The Odd Goose

Domestic goose and wild ancestor, the greylag goose (photos from Wikimedia Commons)
Domestic goose and wild ancestor, the greylag goose (photos from Wikimedia Commons)

10 November 2015

Have you ever seen an all-white goose hanging out with mallards and Canada geese during the summer?

Even though most of us are unfamiliar with barnyard geese it doesn’t take long to find out the white ones are escaped domestic waterfowl that naturally prefer the places where people feed ducks. Their scientific name is Anser anser domesticus (shown at left above), the same genus and species as their wild ancestor the greylag goose (Anser anser, shown at right).

Greylag geese are mottled gray-brown with paler breasts and bellies, orange bills, and pink legs.  Native to Europe and Asia they were domesticated about 4,000 years ago for their meat and eggs.  In addition to food, they’re useful as Watch Geese, quick to sound the alarm and chase off intruders.  The Roman historian, Livy, wrote that domestic geese saved Rome by warning of a night attack by the Gauls.

Selective breeding has given domestic geese bulky bodies and big butts but they are not always white and that causes identification problems.  Not only do some resemble their wild ancestors but geese freely hybridize.  When a barnyard goose mates with a Canada goose they produce some really odd offspring.  Click here for pictures of the many strange results.

If you find a gray-brown goose in western Pennsylvania your field guide will suggest the greater white-fronted goose but be careful before you decide that’s what you’ve found.

Greater white-fronted geese (detail from Crossley ID Guide for Eastern Birds)
Greater white-fronted geese (detail from Crossley ID Guide Eastern Birds via Wikimedia Commons)

Greater white-fronted geese (Anser albifrons) breed in the arctic tundra and winter in Mexico and west of the Mississippi.  They’re a rare bird in western Pennsylvania so check carefully for a white forehead and base of bill, lots of black mottling on the belly, a smaller bill (than domestic geese) and less bulk.

Here’s the “white front” that gave them their name.  (I added the red arrow.)

Greater white-fronted goose (detail from the Crossley ID Guide Eastern Birds, arrow added to indicate white front)
Greater white-fronted goose (detail from the Crossley ID Guide Eastern Birds via Wikimedia Commons. Arrow added to indicate white front.)

Chances are an odd goose seen in Pittsburgh has domestic relatives but take a really good look.  You never know …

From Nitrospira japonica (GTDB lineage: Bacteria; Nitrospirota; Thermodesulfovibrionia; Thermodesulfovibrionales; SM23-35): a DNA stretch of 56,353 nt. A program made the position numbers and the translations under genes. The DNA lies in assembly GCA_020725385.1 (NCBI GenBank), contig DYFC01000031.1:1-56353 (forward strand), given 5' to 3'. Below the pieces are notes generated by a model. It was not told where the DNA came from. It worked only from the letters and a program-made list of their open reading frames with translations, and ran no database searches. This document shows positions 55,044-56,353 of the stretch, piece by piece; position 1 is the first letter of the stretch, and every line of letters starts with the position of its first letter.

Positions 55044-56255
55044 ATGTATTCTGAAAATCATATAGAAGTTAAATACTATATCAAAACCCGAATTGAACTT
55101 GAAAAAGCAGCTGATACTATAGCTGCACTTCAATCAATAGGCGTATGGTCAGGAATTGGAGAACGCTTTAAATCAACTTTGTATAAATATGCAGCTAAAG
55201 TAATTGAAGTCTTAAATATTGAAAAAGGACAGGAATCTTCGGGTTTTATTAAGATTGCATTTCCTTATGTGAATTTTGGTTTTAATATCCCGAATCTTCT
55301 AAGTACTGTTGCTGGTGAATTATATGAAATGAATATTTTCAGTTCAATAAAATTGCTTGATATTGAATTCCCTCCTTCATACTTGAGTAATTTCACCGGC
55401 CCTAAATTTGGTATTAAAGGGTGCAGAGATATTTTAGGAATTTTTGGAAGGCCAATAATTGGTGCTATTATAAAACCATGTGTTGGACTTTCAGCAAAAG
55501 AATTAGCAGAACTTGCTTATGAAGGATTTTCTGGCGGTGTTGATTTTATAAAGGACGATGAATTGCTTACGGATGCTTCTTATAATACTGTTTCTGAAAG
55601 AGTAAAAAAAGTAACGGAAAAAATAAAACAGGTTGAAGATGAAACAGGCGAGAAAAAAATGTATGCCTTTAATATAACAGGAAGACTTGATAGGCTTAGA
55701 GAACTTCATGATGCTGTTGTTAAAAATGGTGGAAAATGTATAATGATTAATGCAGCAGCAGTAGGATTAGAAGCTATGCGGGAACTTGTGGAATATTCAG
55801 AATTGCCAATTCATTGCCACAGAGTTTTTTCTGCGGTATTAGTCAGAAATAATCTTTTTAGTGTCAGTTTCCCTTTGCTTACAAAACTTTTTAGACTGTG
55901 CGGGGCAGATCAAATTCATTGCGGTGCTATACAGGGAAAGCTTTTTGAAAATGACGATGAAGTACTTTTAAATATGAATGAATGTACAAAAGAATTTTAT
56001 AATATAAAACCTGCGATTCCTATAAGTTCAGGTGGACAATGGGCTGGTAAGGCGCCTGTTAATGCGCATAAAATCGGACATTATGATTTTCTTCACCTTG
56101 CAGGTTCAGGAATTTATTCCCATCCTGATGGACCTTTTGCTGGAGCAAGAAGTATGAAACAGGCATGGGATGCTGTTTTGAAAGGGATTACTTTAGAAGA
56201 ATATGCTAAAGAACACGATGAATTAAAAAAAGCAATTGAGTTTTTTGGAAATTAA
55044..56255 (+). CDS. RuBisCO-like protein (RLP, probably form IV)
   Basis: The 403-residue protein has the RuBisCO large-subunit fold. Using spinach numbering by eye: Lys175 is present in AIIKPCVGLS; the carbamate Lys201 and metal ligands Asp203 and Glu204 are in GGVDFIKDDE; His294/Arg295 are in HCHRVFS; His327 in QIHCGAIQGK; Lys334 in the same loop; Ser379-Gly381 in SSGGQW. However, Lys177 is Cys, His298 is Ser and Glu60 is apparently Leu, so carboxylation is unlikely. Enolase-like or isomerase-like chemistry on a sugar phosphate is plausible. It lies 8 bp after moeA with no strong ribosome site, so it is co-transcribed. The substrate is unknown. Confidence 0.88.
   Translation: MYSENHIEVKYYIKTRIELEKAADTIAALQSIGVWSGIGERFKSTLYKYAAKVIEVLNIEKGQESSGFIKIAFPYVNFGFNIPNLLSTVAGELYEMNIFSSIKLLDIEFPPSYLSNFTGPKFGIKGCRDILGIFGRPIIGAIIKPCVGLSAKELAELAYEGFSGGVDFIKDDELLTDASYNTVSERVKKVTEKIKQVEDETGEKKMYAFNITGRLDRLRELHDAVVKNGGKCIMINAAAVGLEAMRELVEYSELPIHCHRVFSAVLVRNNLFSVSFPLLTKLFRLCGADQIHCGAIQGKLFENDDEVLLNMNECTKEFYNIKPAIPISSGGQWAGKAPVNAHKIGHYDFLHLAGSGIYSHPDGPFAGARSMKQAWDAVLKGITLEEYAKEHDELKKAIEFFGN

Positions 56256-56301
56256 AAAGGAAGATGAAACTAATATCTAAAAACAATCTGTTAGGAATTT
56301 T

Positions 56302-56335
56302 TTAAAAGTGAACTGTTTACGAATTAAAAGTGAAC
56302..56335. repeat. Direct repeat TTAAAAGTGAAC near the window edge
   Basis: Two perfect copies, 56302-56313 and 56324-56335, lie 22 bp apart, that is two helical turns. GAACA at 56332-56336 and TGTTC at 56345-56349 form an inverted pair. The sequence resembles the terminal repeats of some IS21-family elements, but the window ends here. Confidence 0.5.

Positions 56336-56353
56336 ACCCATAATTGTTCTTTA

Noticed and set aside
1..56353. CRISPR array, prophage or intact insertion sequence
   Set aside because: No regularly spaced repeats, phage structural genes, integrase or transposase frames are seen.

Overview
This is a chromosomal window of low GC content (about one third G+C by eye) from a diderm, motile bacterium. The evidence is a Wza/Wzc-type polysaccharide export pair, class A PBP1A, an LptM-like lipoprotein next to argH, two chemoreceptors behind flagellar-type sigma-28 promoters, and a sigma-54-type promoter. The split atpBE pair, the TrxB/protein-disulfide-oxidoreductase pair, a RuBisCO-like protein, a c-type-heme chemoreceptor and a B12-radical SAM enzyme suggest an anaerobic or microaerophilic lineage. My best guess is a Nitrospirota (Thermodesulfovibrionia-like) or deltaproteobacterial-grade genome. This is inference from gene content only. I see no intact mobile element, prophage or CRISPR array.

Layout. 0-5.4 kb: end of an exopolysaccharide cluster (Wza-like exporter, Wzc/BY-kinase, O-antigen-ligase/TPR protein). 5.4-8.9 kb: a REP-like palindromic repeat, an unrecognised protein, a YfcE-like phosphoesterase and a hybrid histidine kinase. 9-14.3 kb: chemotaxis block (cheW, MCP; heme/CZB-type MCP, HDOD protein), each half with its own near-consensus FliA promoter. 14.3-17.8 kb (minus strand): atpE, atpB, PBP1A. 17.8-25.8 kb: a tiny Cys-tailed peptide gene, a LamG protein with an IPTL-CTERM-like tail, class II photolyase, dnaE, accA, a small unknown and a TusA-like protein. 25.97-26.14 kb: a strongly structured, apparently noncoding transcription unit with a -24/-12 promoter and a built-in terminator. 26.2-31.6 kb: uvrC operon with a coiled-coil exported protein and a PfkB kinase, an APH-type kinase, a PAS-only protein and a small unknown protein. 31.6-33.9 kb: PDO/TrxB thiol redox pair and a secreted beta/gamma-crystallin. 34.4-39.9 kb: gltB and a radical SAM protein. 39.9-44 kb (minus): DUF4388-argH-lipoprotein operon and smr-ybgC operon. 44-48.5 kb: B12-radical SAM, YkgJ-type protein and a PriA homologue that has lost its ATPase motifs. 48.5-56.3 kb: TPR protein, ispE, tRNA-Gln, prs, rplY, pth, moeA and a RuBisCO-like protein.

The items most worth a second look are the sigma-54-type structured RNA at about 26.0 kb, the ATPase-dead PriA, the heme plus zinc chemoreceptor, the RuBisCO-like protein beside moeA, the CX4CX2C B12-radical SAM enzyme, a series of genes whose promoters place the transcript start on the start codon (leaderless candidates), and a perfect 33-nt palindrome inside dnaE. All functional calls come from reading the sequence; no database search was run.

(photos from Wikimedia Commons. Click on these links to see the originals: wild greylag goose, domestic goose, greater white-fronted geese from the Crossley ID Guide Eastern Birds)

13 thoughts on “The Odd Goose

    1. Nancy, no that is a piece of cardboard (cutout) that blew into the nest on 10/29, a very windy day

  1. We had 3 white geese at our old place…the best watchdogs ever…esp when fishermen went where they weren’t supposed to go….grew up with gray geese….both the white and gray were very aggressive and not good to have them grab you and twist your skin…Congrats on your blog….

  2. Am I the only one that finds it odd that the last time Dorothy was seen was the same day the red cardboard blew into the scrape?

    1. Karen, I might have these dates wrong but I think the last time Dorothy was seen at the nest was in October, approx Oct 19. The cardboard blew in in early November.

    2. Your earlier message said it blew in October 29th. There was also a picture of Dorothy with the cardboard in front of her in the scrape.

    3. If you go on Google and enter Dorothy the peregrine falcon, halfway down the page is a whole montage of pictures of Doroty. one of those pictures shows her in the scrape with the red cardboard.

    4. Karen, I am not sure what website you saw it on. When I googled I saw it on Pitt Peregrines Facebook which *corrected* its original identification asn said, “Exciting news! Turns out that wasn’t Dorothy yesterday!” and explained the photo is of Hope. (This photo:

      I know of no picture of Dorothy with that red circle. If you know of one, please post the link.

      (Did you know that some people get different answers on Google than others do? Answers are tailored for the user).

  3. I’m pretty sure that there is a Greater white-fronted goose juvenile hanging out with many Canadian geese. I live in Columbus GA They were grazing around the neighborhood golf course. Is this an anomaly?

    1. David Shand, escaped domestic geese sometimes mix in with wild flocks of Canada geese. They can also hybridize with wild geese, creating offspring that sort of resemble white-fronted geese. Chances are high the bird you’ve seen is at least partly a domestic breed.

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